A substantive compromise eluded them, and it would not have fallen to Sotomayor to broker a deal. This was an area of the law she knew well, certainly . And she had strong views on racial and ethnic policy. But she had generally kept them quiet. And in terms of persuasive force, some judicial colleagues said later that although Sotomayor was clear in making her own opinions known, she was not apt to influence colleagues whose legal views differed from hers. The Second Circuit judges would not disclose all that went on behind the scenes. Speaking generally, Pooler described Sotomayor as a judge who steeped herself in the facts and the law of a case . She said she could sometimes hold tight to her position, wondering of colleagues, “Why can’t you see it?” Yet in these years as an appeals court judge, Sotomayor was cautious and not known for heated dissents or splitting off from her colleagues.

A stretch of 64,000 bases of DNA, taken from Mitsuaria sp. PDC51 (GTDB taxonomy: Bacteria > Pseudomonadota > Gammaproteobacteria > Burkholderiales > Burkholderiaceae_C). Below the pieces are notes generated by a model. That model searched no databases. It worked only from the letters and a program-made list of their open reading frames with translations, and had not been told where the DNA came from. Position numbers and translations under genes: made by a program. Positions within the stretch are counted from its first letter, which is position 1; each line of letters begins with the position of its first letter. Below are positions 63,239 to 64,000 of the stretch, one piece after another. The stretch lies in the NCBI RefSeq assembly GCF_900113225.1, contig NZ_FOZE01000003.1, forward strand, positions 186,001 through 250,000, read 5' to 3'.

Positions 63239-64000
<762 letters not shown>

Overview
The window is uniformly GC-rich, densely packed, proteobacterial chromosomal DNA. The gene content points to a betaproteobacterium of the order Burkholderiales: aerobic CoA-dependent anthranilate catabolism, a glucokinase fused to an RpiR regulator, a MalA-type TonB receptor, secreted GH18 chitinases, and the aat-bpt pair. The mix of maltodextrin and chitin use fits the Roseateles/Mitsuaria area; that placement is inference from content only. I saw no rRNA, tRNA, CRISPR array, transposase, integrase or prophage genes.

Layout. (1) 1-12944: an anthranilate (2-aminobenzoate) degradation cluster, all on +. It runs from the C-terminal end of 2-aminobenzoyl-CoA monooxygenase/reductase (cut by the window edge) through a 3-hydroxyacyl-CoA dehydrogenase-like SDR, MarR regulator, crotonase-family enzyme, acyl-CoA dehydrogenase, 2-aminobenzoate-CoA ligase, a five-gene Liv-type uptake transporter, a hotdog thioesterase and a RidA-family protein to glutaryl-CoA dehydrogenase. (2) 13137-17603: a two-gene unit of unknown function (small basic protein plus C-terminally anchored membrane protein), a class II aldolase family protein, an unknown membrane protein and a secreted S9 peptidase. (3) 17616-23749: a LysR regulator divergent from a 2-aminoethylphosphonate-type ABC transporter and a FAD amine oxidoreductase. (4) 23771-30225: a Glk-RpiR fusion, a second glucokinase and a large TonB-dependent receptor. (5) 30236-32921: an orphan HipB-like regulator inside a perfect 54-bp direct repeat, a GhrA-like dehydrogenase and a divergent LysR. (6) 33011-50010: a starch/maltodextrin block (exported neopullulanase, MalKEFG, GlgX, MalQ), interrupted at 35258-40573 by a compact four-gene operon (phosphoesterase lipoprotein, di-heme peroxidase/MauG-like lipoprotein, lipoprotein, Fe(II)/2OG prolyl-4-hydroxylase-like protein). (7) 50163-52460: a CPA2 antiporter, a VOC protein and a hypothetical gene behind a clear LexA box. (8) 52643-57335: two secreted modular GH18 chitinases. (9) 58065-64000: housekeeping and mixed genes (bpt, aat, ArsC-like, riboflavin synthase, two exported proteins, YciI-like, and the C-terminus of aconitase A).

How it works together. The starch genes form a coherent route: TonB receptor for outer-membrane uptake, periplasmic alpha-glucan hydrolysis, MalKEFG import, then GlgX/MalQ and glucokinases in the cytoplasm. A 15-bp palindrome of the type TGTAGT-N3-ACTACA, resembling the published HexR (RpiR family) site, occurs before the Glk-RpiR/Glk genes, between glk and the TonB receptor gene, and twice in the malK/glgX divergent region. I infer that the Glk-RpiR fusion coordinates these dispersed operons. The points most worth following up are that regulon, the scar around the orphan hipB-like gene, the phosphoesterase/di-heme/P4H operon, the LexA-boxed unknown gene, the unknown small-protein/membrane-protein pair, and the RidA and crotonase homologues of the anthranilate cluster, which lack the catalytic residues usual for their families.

Kagan enamored her colleagues.

The tactics and style that the former Harvard Law School dean brought to the Court were not lost on more senior colleagues, particularly veteran justice Ginsburg, who considered Kagan a persuasive force who might blunt the majority’s move to the right. Even Kagan’s ideological opposite, Chief Justice Roberts, publicly lauded her oral argument style and fluid writing.

(I get the sense that RBG fawns over Elena, but not so much Sonia.)

And in contrast to Kagan, Sotomayor’s early performance in the Court surprised her colleagues.